Vertex Pharmaceuticals went from king of the hill in the treatment of hepatitis C to yesterday’s news in about six wild months. But while many on Wall Street say Vertex’s big drug will soon become obsolete, Vertex and its small partner in South San Francisco have quietly put themselves in position to defend a big share of this future multi-billion dollar market.
Cambridge, MA-based Vertex (NASDAQ: VRTX), which has significant operations in San Diego, is running a series of small clinical trials this year that will mix and match combinations of antiviral medicines against hepatitis C. These trials will help determine whether Vertex and its partner, South San Francisco-based Alios Biopharma, have hit upon a combination of drugs that can raise the cure rate, and reduce side effects, for millions of patients with this liver-damaging virus.
While Vertex’s new drug has been a huge step forward in the past year, the ultimate way to fight the fast-mutating virus, many scientists believe, will be by putting together a cocktail of antivirals that attack hepatitis C from multiple angles like with HIV.
“There isn’t one magic pill that will solve the problem,” says Vertex CEO-to-be Jeff Leiden. “It’s clear the HCV space will evolve into different combination treatments for different patients. It’s not yet clear what the best combination is going to be. What you want is to have the component parts in your company so you can put them together.”
The hepatitis C world saw dramatic upheaval in the past year as researchers learned more about antivirals in development. Vertex won FDA approval in May for its new protease inhibitor, telaprevir (Incivek), which doubled the cure rate to about 80 percent for new patients when given in tandem with standard pegylated interferon alpha and ribavirin. About 25,000 people rushed in to get treated with the new combo regimen in its first seven months on the market, generating hundreds of millions in cash flow per quarter for Vertex, and pushing it into the black.
Exciting as it all was for physicians, patients, and Vertex shareholders, the company was soon upstaged. Researchers have long been looking for a way to get rid of the injectable interferon part of the regimen, which causes nasty flu-like symptoms that people must endure for months. To go beyond combo therapies (like the one from Vertex and another from Merck that include injectable interferon), the next step is to hit the hepatitis C virus with not just protease inhibitors, but also drugs from other classes—nucleotide polymerase inhibitors, and non-nucleotide polymerase inhibitors.
Princeton, NJ-based Pharmasset (NASDAQ: VRUS) stole the show last November at the American Association for the Study of Liver Disease when it said its nucleotide polymerase inhibitor cured all 40 patients with certain hepatitis C genotypes in a small study—a result that led to its $11 billion acquisition by Foster City, CA-based Gilead Sciences (NASDAQ: GILD). A few weeks later, another maker of drugs in that class, Alpharetta, GA-based Inhibitex (NASDAQ: INHX), got bought by Bristol-Myers Squibb for $2.5 billion. Separately, Bristol-Myers Squibb released some more promising clinical results from its own pipeline just last week.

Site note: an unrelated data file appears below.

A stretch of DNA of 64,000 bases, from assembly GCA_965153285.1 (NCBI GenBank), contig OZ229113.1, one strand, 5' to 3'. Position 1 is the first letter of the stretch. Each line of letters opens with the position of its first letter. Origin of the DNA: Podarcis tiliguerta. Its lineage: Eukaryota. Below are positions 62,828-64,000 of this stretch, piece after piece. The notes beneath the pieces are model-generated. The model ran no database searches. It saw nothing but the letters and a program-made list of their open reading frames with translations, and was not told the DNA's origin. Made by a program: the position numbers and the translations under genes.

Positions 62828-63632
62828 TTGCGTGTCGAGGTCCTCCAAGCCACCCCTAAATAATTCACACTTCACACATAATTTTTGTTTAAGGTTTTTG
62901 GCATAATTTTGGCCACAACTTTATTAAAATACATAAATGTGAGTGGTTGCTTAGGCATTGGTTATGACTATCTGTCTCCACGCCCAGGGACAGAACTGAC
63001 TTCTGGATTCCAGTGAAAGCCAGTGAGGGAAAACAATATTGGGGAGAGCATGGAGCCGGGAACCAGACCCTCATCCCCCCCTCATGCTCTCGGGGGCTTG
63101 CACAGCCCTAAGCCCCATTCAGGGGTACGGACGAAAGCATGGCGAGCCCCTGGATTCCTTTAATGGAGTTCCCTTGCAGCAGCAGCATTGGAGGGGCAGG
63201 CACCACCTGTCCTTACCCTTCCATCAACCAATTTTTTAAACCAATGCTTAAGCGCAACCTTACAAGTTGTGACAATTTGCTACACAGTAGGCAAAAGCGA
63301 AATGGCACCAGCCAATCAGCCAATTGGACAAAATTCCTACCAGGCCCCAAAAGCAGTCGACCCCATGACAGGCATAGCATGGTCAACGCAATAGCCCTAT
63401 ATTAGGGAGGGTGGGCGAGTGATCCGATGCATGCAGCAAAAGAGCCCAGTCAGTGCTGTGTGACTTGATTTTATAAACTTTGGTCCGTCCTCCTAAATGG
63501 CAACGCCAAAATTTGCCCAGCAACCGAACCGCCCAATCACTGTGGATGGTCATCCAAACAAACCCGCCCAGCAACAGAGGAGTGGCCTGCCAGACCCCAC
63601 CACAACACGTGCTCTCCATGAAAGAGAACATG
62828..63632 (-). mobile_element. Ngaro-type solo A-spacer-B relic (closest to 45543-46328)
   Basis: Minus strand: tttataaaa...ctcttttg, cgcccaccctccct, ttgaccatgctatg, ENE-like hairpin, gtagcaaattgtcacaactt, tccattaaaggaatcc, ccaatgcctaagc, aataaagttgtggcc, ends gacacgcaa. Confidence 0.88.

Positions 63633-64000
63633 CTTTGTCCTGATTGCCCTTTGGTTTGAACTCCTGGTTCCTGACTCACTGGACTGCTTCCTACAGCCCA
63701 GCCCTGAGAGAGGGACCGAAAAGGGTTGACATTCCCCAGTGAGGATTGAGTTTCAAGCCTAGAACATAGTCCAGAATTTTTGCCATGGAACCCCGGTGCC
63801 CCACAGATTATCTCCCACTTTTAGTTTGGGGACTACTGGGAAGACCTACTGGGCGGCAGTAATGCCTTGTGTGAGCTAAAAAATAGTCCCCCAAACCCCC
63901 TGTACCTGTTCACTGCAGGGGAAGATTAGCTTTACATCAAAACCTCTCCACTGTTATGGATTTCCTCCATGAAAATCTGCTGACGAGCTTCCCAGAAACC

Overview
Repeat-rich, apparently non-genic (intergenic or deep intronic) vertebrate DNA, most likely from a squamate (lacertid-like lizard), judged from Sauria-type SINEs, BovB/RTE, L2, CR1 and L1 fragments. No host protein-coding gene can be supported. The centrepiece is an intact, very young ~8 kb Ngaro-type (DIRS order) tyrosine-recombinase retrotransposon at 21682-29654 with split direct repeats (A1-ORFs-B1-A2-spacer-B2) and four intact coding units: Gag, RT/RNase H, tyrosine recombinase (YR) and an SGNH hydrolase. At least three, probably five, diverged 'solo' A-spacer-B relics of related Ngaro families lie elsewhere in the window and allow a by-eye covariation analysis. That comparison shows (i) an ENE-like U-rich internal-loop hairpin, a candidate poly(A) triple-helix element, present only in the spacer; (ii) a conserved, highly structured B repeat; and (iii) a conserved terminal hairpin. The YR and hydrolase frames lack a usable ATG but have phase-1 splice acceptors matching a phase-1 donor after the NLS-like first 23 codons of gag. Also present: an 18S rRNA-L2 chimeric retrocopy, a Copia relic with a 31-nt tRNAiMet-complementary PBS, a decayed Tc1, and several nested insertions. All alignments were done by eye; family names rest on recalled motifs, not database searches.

Those developments got everyone talking about a new paradigm in hepatitis C, which many on Wall Street believe will leave Vertex in the dust. Jason Kantor, an analyst with RBC Capital Markets in San Francisco, said in a Dec. 19 note to clients that “the consensus view is that Vertex’s HCV franchise will essentially go to zero beyond 2015.” Vertex stock has dropped almost 40 percent in the past year, down from its 52-week high of $58.87 to $35.86 at yesterday’s close.
While Leiden has spent much time talking with investors about Vertex’s other drugs in development—particularly one expected to hit the market this year for cystic fibrosis—he says the company isn’t about to surrender in the hepatitis C market. He has a plan intended to allow Vertex to compete beyond 2015, when the first all-oral, interferon-free regimens are expected to could come along and replace today’s standard of care.
Sometime before the end of March, Vertex expects to see results from an early-stage study of an all-oral combo regimen of telaprevir (a non-nucleotide polymerase inhibitor called VX-222 that it acquired from a Canadian company in 2009) and the usual ribavirin. If Vertex can cure about 75 percent to 80 percent of patients with this cocktail, and reduce side effects by eliminating interferon, Leiden says the company would be ready to go to pivotal clinical trials this year with its own all-oral combination.
“If we can do that, it will be a very exciting result. If you take that regimen into pivotal trials, now we’re talking about 2014 to finish those trials,” Leiden says.
And that isn’t the only combo Vertex has in mind. Within weeks … Next Page »
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